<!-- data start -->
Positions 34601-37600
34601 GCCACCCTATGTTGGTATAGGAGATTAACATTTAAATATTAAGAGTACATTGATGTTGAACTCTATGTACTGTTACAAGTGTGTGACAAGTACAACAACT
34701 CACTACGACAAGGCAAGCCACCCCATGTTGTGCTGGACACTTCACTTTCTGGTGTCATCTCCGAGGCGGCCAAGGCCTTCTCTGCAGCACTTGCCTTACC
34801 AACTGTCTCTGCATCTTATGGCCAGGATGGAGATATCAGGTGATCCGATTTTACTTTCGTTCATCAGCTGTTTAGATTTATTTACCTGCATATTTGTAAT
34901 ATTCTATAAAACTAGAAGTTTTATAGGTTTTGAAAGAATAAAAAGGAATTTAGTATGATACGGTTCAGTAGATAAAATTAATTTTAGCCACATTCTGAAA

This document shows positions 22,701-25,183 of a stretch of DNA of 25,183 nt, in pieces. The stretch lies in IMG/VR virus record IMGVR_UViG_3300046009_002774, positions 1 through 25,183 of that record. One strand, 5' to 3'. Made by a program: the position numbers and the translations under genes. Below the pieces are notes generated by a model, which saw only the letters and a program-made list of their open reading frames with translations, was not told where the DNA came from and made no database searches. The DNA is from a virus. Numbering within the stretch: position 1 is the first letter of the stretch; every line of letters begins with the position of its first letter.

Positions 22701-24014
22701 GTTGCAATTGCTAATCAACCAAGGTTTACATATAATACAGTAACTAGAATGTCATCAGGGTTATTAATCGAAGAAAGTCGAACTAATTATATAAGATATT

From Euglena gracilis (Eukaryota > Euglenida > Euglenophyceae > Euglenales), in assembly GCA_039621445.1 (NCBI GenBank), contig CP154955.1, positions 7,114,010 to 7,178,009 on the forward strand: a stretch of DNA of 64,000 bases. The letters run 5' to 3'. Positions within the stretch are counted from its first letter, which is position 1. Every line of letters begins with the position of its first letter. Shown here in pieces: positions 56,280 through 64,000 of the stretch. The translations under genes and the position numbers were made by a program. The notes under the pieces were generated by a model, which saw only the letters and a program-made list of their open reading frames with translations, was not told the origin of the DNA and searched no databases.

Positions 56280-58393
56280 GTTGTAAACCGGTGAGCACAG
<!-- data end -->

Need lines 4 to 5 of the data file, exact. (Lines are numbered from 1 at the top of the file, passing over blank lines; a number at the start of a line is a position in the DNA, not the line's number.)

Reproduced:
34801 AACTGTCTCTGCATCTTATGGCCAGGATGGAGATATCAGGTGATCCGATTTTACTTTCGTTCATCAGCTGTTTAGATTTATTTACCTGCATATTTGTAAT
34901 ATTCTATAAAACTAGAAGTTTTATAGGTTTTGAAAGAATAAAAAGGAATTTAGTATGATACGGTTCAGTAGATAAAATTAATTTTAGCCACATTCTGAAA